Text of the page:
Overt and covert data gathering mechanisms create two different classes of data from a single platform or service and thus structure an uneven playing field for researchers. Overt data are more likely to be associated with the production of smaller datasets since they involve manual or semi-manual data collection. Covert data present a volume and delivery advantage in terms of the amount and type of metadata (information about the data) collected for analysis, along with the content present in a given data stream. Gathering of overt data, while rich in context, is slower, smaller, manually retrieved, and associated with qualitative or descriptive research. Covert data gathering, which can provide the same richness depending on the parameters through which datasets are constructed, is faster, (much) larger, automated, and associated with quantitative research and the use of inferential statistics.

Because it involves automated or programmed routines that can be implemented on a large scale, covert data gathering can easily accommodate longitudinal analysis over an extended period of time — weeks, months, or even years — and can be paired with other forms of data, for instance, biobehavioral analysis of media content, to reveal undiscovered relationships (e.g., Shah, et al., 2015). Similarly, covert data analyses can also look back in time, through retrievals of archival data. And because of the richness of metadata contained within covert datasets, access also enables analysis of background information like location, programming language, ownership, tools used to create the field, key words, and so on.

Although the long-term value of big social data analysis in the social sciences is still being negotiated, studies based on covert forms of data generally have more visibility and impact than those based on overt data sources because they uncover otherwise hidden patterns and relationships. Researchers who are limited to overt forms of social media data, and who must confine their analyses to small scale sampling of a given platform within a limited period of time, are analytically disadvantaged compared to those with access to covert data — and their work is likely to have less impact on society.

 

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Social media scholarship

The development of APIs for social media platforms carries with it the promise for academics, especially social scientists, of incorporating the analysis of big social data into their research. Using EBSCO’s Communication Source database (a recently merged resource comprising Communication and Mass Media Complete plus Communication Abstracts, formerly published by Sage), we identified the peer-reviewed research articles that mentioned Twitter or Facebook in the title and ‘API’ anywhere in the text for the period January 2010 to January 2016, a timespan that encompasses the introduction of APIs to networked data collection [9]. Limiting our query to articles in Communication Source represents a somewhat conservative approach to article identification compared to a broad-based Google Scholar search since the database does not include work published in more technical research areas, such as computer science or software engineering.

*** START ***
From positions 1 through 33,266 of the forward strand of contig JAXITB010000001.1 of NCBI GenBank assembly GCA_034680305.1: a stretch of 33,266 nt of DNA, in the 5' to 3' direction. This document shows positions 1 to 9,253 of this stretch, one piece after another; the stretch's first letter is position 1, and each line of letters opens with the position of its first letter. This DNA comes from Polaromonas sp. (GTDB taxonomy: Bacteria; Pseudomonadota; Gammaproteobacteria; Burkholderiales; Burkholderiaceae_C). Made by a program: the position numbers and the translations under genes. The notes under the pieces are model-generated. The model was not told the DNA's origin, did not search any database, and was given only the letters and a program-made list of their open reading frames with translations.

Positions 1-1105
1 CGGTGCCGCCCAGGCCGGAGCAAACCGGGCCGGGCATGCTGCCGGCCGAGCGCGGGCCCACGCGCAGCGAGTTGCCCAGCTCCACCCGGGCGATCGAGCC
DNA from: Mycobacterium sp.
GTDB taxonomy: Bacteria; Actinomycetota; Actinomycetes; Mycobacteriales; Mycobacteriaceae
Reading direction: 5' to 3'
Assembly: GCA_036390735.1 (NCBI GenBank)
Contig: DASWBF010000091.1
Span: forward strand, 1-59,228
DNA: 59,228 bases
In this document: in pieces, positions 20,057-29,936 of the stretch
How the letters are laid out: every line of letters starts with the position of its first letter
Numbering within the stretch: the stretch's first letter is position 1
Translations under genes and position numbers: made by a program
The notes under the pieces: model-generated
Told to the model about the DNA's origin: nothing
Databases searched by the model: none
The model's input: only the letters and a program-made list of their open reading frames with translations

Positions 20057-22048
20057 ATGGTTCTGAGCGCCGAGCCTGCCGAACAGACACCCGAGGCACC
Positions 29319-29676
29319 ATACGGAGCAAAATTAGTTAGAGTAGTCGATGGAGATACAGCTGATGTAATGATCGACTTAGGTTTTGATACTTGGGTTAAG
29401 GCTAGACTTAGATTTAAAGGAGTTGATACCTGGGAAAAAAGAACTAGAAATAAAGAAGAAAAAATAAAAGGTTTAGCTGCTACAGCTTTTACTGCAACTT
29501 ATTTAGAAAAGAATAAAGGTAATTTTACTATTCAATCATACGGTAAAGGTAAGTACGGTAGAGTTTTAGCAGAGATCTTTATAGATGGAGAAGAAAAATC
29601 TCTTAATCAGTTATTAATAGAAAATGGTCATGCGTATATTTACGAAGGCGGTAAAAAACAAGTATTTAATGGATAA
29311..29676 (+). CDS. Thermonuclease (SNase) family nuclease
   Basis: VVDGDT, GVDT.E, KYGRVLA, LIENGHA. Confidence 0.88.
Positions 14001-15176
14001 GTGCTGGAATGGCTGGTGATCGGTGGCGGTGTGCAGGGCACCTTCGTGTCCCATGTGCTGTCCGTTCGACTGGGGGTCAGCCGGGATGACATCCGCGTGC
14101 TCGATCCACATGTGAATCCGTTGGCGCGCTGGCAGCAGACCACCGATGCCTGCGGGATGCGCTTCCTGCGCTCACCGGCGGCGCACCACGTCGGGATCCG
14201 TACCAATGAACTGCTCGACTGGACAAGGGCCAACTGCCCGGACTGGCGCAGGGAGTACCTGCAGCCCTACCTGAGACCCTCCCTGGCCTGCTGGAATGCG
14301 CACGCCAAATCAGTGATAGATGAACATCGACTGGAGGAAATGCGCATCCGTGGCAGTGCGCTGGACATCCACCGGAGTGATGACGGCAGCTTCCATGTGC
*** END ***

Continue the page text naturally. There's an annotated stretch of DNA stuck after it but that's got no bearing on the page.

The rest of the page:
Even though APIs were only recently introduced, we extended the search back to 2010 to assess the volume of research conducted on the two most popular social media platforms since their emergence as dominant media players. Our search was based on the following criteria. First, we filtered for peer-reviewed research articles. Next, we searched for ‘Twitter’ anywhere in the article, which produced 3,598 studies. We subsequently reduced the search to ‘Twitter’ in the title only (such delimitation conservatively assumes that the article’s focus was placed on Twitter and eliminates false positives where Twitter is mentioned tangentially). This process identified 349 studies. Finally, the filter was narrowed further to ‘Twitter’ and ‘API’ anywhere in text. Delimiting the search to these criteria identified 25 articles.

An identical analysis was performed using ‘Facebook’ as the search term. The search range was again January 2010 to January 2016. A total of 4,801 peer-reviewed articles were produced with the word ‘Facebook’ in the text. Again, a much smaller number, 410, contained ‘Facebook’ in the title. Just four studies included ‘Facebook’ in the title and ‘API’ anywhere in the text (showing the relative difficulty of extracting big social data from Facebook compared to Twitter). While just intended for illustrative purposes, this analysis of EBSCO-indexed articles on Facebook and Twitter shows that despite the interest shown by communication technology scholars in social media as a site of research, only a very limited number of studies are utilizing APIs as data-gathering mechanisms as of yet — a trend we would say is indicative of the scholarly divide.

 

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Critiquing the Big Data paradigm